So, yes, that variousness that you just described will still be very much there. The book
after that, though, the next novel, is set in 1875, is so very different again from Under
RH: So there's not going to be any danger of anybody pegging you as a science fiction
author or . . .
MF: Absolutely not. The danger, of course, will be that many readers will fall in
love with this book, and then when the next book isn't anything like that, they'll just run
away and my literary career will begin and end with Under the Skin. But I've
spent most of my life well below the poverty line, so if I cease to sell books, that's really
not going to change my relationship with the universe. If it all ends after this one, I'll still
think I've been fortunate.
RH: So, for the most part, you have a satisfying life beyond the writing.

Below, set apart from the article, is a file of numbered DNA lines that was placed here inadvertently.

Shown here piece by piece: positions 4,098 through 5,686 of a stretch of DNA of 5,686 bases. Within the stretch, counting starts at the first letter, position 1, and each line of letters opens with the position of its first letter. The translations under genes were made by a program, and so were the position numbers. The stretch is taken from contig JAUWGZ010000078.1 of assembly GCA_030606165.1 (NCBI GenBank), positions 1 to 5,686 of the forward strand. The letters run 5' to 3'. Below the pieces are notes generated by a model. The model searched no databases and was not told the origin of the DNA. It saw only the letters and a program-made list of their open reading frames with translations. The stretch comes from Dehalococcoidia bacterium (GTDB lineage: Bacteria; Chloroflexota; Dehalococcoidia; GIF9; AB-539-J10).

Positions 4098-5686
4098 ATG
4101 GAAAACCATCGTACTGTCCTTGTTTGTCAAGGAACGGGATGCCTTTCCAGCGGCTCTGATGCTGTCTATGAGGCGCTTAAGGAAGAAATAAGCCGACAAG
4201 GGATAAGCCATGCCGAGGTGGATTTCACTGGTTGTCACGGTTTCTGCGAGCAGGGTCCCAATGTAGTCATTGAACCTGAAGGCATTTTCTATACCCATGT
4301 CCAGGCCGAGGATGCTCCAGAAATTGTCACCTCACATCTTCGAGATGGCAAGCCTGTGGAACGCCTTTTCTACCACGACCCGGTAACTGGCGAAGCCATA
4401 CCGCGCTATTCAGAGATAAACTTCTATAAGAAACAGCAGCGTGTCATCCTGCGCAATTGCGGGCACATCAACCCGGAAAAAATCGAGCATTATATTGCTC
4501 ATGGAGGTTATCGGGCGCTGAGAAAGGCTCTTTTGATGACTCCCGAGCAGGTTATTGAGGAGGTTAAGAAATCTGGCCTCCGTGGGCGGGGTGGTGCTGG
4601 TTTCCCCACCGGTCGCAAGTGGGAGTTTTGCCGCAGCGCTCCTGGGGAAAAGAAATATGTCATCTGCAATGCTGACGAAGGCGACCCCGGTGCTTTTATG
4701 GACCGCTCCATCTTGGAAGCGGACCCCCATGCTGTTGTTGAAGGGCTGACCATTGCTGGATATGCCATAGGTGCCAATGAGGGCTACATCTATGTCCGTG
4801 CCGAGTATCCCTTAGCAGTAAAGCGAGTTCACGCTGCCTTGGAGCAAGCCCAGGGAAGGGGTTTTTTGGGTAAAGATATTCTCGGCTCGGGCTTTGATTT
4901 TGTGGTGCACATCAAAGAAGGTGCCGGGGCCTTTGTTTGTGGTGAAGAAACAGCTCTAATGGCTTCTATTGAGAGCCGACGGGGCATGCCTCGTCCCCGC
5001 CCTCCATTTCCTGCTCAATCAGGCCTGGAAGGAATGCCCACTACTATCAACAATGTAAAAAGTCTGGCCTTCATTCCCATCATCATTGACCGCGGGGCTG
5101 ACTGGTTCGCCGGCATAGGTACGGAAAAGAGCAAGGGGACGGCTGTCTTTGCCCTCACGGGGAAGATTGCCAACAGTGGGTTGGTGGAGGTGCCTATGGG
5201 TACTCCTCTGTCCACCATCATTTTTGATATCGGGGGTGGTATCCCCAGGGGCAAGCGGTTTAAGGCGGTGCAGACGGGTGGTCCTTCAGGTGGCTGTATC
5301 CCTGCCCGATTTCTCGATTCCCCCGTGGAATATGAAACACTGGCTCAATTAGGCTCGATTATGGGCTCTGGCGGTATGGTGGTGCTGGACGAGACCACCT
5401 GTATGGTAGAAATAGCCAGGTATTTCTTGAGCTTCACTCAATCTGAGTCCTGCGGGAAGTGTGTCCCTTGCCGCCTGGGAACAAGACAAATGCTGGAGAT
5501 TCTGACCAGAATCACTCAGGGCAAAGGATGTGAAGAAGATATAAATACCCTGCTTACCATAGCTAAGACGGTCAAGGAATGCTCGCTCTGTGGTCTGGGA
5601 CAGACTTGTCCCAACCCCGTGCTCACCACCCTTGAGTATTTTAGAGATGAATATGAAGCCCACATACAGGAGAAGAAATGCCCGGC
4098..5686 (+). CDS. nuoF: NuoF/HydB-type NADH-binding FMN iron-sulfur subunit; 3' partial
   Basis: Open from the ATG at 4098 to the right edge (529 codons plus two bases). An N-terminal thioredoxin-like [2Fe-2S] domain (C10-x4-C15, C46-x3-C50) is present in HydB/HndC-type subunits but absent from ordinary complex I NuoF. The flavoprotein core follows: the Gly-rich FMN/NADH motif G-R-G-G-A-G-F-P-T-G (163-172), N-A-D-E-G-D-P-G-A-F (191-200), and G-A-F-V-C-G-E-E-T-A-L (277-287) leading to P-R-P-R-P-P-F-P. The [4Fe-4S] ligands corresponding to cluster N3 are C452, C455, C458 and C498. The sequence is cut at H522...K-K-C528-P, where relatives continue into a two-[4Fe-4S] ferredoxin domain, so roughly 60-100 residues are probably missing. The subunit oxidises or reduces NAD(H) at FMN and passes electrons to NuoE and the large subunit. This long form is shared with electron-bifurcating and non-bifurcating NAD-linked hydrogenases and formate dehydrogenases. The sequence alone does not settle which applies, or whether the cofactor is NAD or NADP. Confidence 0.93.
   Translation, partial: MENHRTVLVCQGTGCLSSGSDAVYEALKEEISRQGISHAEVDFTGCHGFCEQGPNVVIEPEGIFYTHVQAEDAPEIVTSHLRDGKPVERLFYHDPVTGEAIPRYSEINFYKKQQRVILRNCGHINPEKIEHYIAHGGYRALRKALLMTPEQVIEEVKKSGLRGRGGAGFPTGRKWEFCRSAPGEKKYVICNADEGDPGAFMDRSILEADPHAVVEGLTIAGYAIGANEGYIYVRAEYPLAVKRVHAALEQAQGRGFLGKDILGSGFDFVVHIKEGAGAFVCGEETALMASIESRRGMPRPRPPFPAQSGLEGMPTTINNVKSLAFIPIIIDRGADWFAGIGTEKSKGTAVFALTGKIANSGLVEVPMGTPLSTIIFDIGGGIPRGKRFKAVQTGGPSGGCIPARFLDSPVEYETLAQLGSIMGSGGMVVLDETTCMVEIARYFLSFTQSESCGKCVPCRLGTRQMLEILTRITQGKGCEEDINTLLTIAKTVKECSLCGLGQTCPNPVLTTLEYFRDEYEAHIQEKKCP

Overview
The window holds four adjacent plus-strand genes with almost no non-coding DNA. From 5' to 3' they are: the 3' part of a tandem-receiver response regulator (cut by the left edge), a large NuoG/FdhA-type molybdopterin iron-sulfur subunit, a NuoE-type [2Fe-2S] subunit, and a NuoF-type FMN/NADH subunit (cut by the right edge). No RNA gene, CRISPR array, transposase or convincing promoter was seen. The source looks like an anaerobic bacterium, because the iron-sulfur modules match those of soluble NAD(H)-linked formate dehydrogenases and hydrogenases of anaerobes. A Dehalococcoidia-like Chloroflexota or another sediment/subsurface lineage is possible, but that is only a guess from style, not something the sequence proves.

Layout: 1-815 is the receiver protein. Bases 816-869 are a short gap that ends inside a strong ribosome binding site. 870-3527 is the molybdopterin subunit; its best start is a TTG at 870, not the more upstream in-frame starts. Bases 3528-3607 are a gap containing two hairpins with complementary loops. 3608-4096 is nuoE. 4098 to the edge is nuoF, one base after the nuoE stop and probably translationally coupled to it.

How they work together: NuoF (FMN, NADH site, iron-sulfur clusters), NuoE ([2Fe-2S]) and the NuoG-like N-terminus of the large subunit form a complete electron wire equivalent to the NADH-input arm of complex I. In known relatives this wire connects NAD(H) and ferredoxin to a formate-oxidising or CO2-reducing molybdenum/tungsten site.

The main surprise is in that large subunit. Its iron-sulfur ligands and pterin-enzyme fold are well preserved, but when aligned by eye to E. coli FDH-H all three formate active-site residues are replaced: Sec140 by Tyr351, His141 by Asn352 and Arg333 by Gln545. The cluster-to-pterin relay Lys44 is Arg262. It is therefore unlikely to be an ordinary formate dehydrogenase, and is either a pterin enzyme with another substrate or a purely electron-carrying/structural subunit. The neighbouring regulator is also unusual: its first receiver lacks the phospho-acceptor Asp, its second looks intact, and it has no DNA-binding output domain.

MF: Well, like all of us, I have emotional damage from things in my past that
interferes with my ability to be as happy as I'd like to be. I do suffer from depression, but
yes, I'm a very, very fortunate person. I live in a part of the world that is stunningly
beautiful. I have a wonderful wife who I get along with in every conceivable way, and
she's also a very fine critic, who gives me wonderfully focused and honest and intelligent
feedback on the things that I write.
You know the part where Isserley is talking to the hitcher who she thinks later is called
Pennington Studio and they have this conversation about "life is shit"? His life is
completely down the toilet, and she is put in the unusual position for her of having to
defend life. That, to me, is a central scene in the book. I do think it's a wonderful planet.
We're very lucky to be on the world and for the world to be as it is. And yet, because of
what we do to each other, and what our parents do to us and so on, we can still be so
damned miserable, which is so perverse, but that's the way it is.